Once again, the world is turning a troubled eye to the Chinese Communist Party. It's military ambitions are causing neighbors to respond, fueling an Asian arms race (London Telegraph). It's foreign diplomacy has allowed the Burmese junta to continue to practice grotesque policies, including the "recruitment" of child soldiers (Int'l Herald Tribune).
At the same time, within the walls, the regime is facing serious headaches. A landslide caused by illegal but cadre-approved business operations has led to the ouster of the governor of Shanxi (CNN), although there are no reports of the party boss - the real leader of the province - getting axed. Another baby milk scandal has arisen, the sick number over 1,200 (CNN), and according to the BBC, local cadres were warned weeks ago and did nothing. Meanwhile, the post-Olympic hangover is starting to kick in (Boycott 2008).
Normally, Communist China responds to troubles within by exporting them, i.e., causing trouble for everyone else. Things are bit trickier, though, with the Korean colony in flux (BBC, One Free Korea, and the Washington Times), but only in the short run. Ditto the current moves by Taiwan to once again gain some entry into the United Nations apparatus (Washington Times).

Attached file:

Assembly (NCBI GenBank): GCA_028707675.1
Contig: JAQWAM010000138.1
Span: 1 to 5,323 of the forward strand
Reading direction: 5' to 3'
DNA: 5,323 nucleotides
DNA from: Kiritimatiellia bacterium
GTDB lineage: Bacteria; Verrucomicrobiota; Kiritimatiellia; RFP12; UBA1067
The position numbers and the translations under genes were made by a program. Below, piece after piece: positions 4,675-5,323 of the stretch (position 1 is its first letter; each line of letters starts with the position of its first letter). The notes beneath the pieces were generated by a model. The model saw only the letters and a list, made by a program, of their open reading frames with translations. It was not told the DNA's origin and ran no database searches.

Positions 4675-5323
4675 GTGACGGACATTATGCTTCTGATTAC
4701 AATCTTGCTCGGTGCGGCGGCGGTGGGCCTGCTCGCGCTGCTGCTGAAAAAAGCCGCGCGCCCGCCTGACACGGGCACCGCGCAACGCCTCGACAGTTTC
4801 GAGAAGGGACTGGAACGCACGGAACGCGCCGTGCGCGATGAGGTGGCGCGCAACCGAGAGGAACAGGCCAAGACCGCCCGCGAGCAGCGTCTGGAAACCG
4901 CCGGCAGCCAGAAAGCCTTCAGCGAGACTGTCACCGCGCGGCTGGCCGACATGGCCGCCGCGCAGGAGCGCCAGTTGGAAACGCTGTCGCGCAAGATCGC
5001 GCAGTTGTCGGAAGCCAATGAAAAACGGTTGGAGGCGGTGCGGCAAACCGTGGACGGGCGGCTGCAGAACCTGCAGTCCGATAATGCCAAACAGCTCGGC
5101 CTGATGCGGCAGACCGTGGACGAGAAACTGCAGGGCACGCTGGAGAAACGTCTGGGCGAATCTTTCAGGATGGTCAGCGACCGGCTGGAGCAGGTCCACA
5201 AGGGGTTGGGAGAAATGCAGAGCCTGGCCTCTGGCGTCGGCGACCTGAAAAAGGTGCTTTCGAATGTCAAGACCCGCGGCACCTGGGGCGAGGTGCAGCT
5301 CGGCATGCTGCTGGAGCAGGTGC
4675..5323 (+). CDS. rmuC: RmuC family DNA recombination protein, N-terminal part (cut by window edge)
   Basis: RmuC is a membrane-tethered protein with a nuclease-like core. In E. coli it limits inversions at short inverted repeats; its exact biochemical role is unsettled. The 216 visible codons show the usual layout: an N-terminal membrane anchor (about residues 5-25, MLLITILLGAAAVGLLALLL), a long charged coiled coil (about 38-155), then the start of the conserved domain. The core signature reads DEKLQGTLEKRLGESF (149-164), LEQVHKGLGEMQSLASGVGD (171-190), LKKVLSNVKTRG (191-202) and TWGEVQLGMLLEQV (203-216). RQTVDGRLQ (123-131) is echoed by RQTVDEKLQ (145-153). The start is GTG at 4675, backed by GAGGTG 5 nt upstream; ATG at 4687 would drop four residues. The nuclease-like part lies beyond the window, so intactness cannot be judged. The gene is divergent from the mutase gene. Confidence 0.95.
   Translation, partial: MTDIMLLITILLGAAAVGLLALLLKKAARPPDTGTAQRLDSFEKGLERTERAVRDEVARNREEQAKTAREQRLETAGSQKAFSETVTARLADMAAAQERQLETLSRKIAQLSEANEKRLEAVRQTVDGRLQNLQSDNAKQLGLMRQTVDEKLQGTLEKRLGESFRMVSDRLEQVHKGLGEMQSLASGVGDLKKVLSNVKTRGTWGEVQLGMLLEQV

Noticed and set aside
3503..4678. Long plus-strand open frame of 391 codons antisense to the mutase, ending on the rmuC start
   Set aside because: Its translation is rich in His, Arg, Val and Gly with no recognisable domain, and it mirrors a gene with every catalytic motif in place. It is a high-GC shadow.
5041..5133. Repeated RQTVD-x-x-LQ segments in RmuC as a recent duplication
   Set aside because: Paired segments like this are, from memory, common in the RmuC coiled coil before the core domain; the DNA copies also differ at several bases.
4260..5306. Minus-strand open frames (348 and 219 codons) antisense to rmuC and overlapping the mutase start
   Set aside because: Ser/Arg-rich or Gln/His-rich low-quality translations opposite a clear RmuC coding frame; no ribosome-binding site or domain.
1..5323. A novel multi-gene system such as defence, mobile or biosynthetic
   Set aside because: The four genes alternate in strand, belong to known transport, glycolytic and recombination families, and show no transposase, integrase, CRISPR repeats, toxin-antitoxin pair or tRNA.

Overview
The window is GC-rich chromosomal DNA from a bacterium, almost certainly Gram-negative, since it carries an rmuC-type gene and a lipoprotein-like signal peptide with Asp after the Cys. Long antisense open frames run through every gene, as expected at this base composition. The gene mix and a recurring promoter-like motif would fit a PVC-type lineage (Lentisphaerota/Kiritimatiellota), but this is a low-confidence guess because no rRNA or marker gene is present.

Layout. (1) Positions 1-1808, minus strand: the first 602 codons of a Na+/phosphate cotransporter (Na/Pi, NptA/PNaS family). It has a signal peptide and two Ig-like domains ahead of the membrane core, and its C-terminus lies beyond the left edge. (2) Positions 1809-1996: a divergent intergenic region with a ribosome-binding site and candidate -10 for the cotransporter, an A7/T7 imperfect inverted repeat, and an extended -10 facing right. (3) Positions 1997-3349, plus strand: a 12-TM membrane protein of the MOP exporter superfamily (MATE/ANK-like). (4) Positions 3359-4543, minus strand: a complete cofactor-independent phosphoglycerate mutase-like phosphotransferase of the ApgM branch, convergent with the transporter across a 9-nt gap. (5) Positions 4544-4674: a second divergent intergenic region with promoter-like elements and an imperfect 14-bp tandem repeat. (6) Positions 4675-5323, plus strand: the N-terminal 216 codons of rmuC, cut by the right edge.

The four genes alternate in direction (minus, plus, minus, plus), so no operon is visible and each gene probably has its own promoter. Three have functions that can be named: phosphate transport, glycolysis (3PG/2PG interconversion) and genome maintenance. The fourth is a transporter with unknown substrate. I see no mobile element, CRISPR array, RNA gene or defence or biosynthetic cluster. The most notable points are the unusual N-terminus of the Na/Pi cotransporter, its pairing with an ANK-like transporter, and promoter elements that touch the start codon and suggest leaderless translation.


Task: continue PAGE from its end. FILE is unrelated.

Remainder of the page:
For more worrisome for the cadres is the fact that their bellicose behavior has driven their lead regional rival (India) and their lead global rival (the U.S.) closer together (London Telegraph). Heading off this budding alliance would require a more conciliatory attitude from Beijing, but that flies in the face of the radical nationalism that the regime needs to justify its existence in the wake of continuing repression and corruption (such as the Shanxi and baby-milk fiascoes).
Such contradictions, in the long run, can crush a totalitarian regime.